John Giles, FIAgrM Promar International
The Thames Valley branch have always been one of the stalwart branches of the IAGRM and prides itself on running an interesting and diverse programme of events across the year. The latest of these was their annual farm walk. This year, this was to the Beeswax Dyson farm on the site of the old Compton Animal Health R & D centre in Berkshire and then the adjacent Churn Farm Estate – once famed for being where parts of Fiddler on the Roof was filmed, as the producers looked for a location that resembled the bleak Russian steppes !
The pre visit promotion promised the TV branch members, friends and colleagues:
“This 1,000 hectare recently purchased estate promises to be a fascinating visit. Beeswax Dyson aims to implement a simple, clear approach to learn from the past and ensure core assets such as soils are protected and improved. They believe innovation to be a key element in the development of the business including collaboration with manufacturers to improve the efficiency and safety of farm machinery in areas such as Kinematic Farming, drones, band spraying and strip cat technology”.
- well, we got all that and whole load more. Over 50 of us first listened to James Dawson, the Estate Surveyor and Ed Hall, the Farm Manager, give us a great introductory presentation, before we boarded a trailer for a full tour of the farm.
A few things really struck me as we went around the farm:
· the business is trying to run itself without the aid of subsidies, in preparation for what might be to come at some stage in the future and any such income is invested in to infrastructural and environmental projects
· the sense of involvement in supporting the local community – the local playing fields have been gifted back to the village, the Scout Hut is rented back to them at the sum of £1 per annum and 600 tonnes of old tyres have been recovered from local land
· employment creation - old barns are being converted to offices for local businesses which will help create some 60 jobs
· key priorities for the farming business seem to be a combination of health and safety, as well as environmental enhancement in all they do. Of particular interest was interest the impact on the farm in Oxfordshire from using the CTF system in the Berkshire farm and how it’s significantly reduced carbon (fuel & wear),soil erosion, increased organic matter, worms etc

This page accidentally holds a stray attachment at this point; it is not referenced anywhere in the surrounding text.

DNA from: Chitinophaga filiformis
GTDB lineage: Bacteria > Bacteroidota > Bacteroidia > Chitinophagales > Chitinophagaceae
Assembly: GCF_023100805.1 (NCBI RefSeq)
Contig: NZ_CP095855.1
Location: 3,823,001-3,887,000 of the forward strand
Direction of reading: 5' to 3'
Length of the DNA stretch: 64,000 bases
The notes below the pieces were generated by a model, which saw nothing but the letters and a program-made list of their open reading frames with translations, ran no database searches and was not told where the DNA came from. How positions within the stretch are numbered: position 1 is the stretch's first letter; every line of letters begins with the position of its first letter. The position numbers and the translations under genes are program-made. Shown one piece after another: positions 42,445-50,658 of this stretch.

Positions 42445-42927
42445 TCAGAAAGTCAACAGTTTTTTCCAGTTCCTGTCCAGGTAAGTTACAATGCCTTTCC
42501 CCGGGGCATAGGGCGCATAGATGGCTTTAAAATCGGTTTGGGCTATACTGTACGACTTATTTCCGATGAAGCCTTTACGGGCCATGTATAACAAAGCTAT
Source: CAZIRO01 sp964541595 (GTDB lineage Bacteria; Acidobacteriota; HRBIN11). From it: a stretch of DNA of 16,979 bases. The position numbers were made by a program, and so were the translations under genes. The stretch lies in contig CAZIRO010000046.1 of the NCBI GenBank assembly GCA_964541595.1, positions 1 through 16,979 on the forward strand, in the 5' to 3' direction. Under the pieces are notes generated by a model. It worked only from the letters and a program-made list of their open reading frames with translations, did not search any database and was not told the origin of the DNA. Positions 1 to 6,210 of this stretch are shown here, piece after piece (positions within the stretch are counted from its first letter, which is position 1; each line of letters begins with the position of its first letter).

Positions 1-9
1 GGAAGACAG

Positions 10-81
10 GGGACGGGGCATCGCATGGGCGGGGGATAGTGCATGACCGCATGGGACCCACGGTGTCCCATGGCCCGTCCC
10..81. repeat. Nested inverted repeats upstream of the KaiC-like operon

· despite all the commercial property business development, this is still first and foremost a farming business
· there is an active programme of school and student visits in place as well as other local farming groups
· the equine and stable complex is all powered by bio mass
All in all - a great evening out – and we managed to avoid the rain too - bonus! This is a highly impressive farming business and you could not possibly go away feeling unimpressed. Thanks very much to James and his team for hosting us. Personally, I went away with the sensing strongly that a few more farms like this would see UK agriculture and farming in a better place, all round. It is clear that James and his team are proud of what they have achieved to date and what they plan for the future - and quite rightly so.
As well as the annual branch farm walk, the TVB also held its AGM at the nearby West Berkshire Brewery (no jokes about a lack of organisational skills, please!) where we also marked the fact that Giles Martin and Geoff Adams, our Joint Secretaries, had decided to both stand down from these roles.
Giles and Geoff have played a massive part in the functioning of the TV branch over a long period of time and therefore to my mind, the very well being of the national organisation per se. What on earth will we do without them? Their input, support, dedication to the role(s) and sheer enthusiasm, as well as a lot of hard work, often “behind the scenes and unsung” in its nature, was noted in the traditional way by Tom Cackett, the current branch Chair. These two gents are the sort that make the IAGRM tick on a day to day, week by week, month by month and year by year basis and are in many ways, the life blood of the organisation. Thanks Giles and Geoff for all you have done for us, individually and collectively.